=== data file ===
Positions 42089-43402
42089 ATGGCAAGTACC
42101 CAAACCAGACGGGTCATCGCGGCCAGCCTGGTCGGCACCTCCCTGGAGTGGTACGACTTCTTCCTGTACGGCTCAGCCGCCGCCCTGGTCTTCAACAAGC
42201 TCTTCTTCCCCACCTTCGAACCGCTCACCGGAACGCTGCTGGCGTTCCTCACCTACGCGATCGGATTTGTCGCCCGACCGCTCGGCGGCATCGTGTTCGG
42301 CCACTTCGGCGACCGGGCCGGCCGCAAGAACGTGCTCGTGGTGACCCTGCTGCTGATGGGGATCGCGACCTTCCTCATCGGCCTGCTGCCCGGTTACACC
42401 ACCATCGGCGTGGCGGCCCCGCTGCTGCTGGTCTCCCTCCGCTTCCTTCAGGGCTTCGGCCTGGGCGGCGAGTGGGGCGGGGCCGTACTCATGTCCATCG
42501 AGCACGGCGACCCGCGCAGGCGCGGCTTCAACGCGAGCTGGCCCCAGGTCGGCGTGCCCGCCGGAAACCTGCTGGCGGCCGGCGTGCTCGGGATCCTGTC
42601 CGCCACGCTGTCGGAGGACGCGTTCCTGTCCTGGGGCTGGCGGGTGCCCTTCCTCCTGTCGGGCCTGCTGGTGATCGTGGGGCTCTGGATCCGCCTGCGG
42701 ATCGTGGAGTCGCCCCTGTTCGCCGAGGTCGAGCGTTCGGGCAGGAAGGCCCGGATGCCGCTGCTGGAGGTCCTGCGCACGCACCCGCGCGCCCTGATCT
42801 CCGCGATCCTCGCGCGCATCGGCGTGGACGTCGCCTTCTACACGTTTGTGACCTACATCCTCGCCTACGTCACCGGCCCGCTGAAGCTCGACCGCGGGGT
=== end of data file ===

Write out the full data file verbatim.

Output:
Positions 42089-43402
42089 ATGGCAAGTACC
42101 CAAACCAGACGGGTCATCGCGGCCAGCCTGGTCGGCACCTCCCTGGAGTGGTACGACTTCTTCCTGTACGGCTCAGCCGCCGCCCTGGTCTTCAACAAGC
42201 TCTTCTTCCCCACCTTCGAACCGCTCACCGGAACGCTGCTGGCGTTCCTCACCTACGCGATCGGATTTGTCGCCCGACCGCTCGGCGGCATCGTGTTCGG
42301 CCACTTCGGCGACCGGGCCGGCCGCAAGAACGTGCTCGTGGTGACCCTGCTGCTGATGGGGATCGCGACCTTCCTCATCGGCCTGCTGCCCGGTTACACC
42401 ACCATCGGCGTGGCGGCCCCGCTGCTGCTGGTCTCCCTCCGCTTCCTTCAGGGCTTCGGCCTGGGCGGCGAGTGGGGCGGGGCCGTACTCATGTCCATCG
42501 AGCACGGCGACCCGCGCAGGCGCGGCTTCAACGCGAGCTGGCCCCAGGTCGGCGTGCCCGCCGGAAACCTGCTGGCGGCCGGCGTGCTCGGGATCCTGTC
42601 CGCCACGCTGTCGGAGGACGCGTTCCTGTCCTGGGGCTGGCGGGTGCCCTTCCTCCTGTCGGGCCTGCTGGTGATCGTGGGGCTCTGGATCCGCCTGCGG
42701 ATCGTGGAGTCGCCCCTGTTCGCCGAGGTCGAGCGTTCGGGCAGGAAGGCCCGGATGCCGCTGCTGGAGGTCCTGCGCACGCACCCGCGCGCCCTGATCT
42801 CCGCGATCCTCGCGCGCATCGGCGTGGACGTCGCCTTCTACACGTTTGTGACCTACATCCTCGCCTACGTCACCGGCCCGCTGAAGCTCGACCGCGGGGT